What is a balance transfer?

What is a balance transfer?

You have probably heard of a balance transfer. But how do we work? And how could it save me money on my next credit card bill?

These are questions we get from people new to the world of credit cards. So keep reading to find out the answers, as well as how balance transfers work, the fees that can be associated with a balance transfer, and the duration of a typical balance transfer.

What is a balance transfer?

A balance transfer is a type of transaction in which debt is transferred from one credit card account to another. If approached correctly, they can save you money on interest payments i.e. if you transfer your balance from a high interest rate card to a low rate card. lower interest.

For example, a debt is changed from an interest-bearing credit card to a balance transfer credit card with 0% Introductory Annual Percentage Rate (APR) could eventually be repaid without interest.

Transfer credit card balance online. RISKA/GETTY IMAGES

What is a balance transfer credit card?

A credit card balance transfer is a credit card that allows you to transfer balances from other accounts. These typically offer an introductory APR of 0%, incentivizing transfers.

Some issuers also allow you to transfer other types of debt, such as car, student, and personal loans, to your balance transfer card.

Keep in mind, however, that balance transfers come with a few costs and limitations. You will usually have to pay a balance transfer fee, which is usually 3-5% of the total transferred amount. And your card may have a balance transfer limit, preventing you from transferring the entire balance of a card or loan.

Also, transfers between the same issuer – for example, transferring Chase debt to another Chase card – are generally not permitted.

How to transfer credit card balance

The exact steps for credit card balance transfers vary by issuer, but generally you’ll want to:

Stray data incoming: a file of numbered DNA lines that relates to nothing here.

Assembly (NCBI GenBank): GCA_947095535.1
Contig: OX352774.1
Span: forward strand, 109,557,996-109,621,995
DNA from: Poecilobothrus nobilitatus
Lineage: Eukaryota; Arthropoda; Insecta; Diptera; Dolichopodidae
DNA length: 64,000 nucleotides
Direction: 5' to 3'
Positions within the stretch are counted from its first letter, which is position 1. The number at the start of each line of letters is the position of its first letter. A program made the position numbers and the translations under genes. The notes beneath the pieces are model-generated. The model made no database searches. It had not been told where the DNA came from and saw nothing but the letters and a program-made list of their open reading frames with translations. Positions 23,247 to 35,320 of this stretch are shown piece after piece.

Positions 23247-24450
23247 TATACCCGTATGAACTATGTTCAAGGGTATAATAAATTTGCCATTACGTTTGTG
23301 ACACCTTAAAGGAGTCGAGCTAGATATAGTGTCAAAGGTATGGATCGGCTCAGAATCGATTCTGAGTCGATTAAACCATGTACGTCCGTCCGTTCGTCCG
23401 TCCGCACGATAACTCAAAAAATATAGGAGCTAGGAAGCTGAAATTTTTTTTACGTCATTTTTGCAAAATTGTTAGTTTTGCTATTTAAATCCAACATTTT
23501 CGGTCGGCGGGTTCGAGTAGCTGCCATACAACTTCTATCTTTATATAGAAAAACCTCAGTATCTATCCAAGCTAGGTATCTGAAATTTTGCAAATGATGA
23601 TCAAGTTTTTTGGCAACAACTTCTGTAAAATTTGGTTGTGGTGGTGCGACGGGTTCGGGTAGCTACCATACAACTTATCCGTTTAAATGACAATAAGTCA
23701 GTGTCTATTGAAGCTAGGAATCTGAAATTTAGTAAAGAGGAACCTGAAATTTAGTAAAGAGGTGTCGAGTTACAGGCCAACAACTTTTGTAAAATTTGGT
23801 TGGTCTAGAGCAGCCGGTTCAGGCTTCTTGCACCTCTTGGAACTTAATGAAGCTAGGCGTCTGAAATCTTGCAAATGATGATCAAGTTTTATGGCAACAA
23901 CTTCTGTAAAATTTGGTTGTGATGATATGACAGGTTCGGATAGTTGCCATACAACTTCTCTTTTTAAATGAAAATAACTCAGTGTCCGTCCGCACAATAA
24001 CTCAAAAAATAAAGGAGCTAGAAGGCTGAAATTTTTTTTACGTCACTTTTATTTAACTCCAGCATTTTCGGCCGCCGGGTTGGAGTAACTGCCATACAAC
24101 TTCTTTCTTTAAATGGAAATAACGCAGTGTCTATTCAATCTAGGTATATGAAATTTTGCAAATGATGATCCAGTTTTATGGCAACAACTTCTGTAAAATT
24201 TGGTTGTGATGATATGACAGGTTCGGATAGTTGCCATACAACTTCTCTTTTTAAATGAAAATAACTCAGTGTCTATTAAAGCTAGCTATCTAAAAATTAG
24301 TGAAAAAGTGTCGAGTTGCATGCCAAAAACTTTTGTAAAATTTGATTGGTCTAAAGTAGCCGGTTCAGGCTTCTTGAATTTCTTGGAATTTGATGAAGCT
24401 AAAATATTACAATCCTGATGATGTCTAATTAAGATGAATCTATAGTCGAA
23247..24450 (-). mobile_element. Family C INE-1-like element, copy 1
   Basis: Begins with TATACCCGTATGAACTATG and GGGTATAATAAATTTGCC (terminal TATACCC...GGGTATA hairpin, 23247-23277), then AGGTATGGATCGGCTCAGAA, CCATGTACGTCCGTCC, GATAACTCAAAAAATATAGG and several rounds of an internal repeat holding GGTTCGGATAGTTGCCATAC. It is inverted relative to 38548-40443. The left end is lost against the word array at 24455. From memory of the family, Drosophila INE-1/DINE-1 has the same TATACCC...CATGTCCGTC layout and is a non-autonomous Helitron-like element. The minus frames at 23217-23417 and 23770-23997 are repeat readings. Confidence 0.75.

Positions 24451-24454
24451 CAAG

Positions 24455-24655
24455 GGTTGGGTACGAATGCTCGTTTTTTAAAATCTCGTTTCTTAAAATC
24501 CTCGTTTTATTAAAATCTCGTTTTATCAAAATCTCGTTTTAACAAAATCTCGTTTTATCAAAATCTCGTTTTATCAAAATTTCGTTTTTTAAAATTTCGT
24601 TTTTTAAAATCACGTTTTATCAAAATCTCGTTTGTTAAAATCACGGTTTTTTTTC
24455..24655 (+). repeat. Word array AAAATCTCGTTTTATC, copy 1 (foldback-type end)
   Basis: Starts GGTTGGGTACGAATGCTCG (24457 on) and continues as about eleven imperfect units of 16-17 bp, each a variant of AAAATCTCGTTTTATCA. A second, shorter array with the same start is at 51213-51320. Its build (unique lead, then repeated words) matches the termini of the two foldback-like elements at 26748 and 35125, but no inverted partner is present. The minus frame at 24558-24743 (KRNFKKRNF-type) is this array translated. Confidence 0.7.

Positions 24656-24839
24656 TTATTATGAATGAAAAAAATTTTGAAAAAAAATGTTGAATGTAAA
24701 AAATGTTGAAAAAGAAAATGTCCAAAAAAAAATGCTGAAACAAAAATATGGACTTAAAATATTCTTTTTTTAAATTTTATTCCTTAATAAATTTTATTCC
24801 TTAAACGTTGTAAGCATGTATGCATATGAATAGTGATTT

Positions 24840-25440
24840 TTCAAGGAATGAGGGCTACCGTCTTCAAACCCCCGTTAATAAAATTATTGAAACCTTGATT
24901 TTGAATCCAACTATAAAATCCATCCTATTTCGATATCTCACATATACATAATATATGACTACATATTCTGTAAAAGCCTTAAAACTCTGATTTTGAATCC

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First, apply for (and get) a balance transfer credit card, preferably with an introductory APR of 0%. Check out our list of the best balance transfers personal cards And business cards for options.

Next, initiate a balance transfer with your card issuer. This can usually be done online or over the phone, and you will need to provide details such as the name of the issuer and the type and amount of debt you wish to transfer. Some balance transfers can also be initiated via convenience checks.

Once requested, wait to see if the transfer is approved. It could take two weeks or more. If approved, the issuer will usually refund your old account directly. The old balance, plus the balance transfer fee, will appear in your new account.

Finally, pay off the balance and save a (potentially) substantial amount on interest payments.

At the end of the line

Balance transfers are the transfer of debt from one credit card to another. It is best to do this with a balance transfer card. You will then contact your card issuer to transfer the balance, which can take two weeks or more. The goal is for you to save on long-term interest payments.

Related: 5 tips for a successful balance transfer

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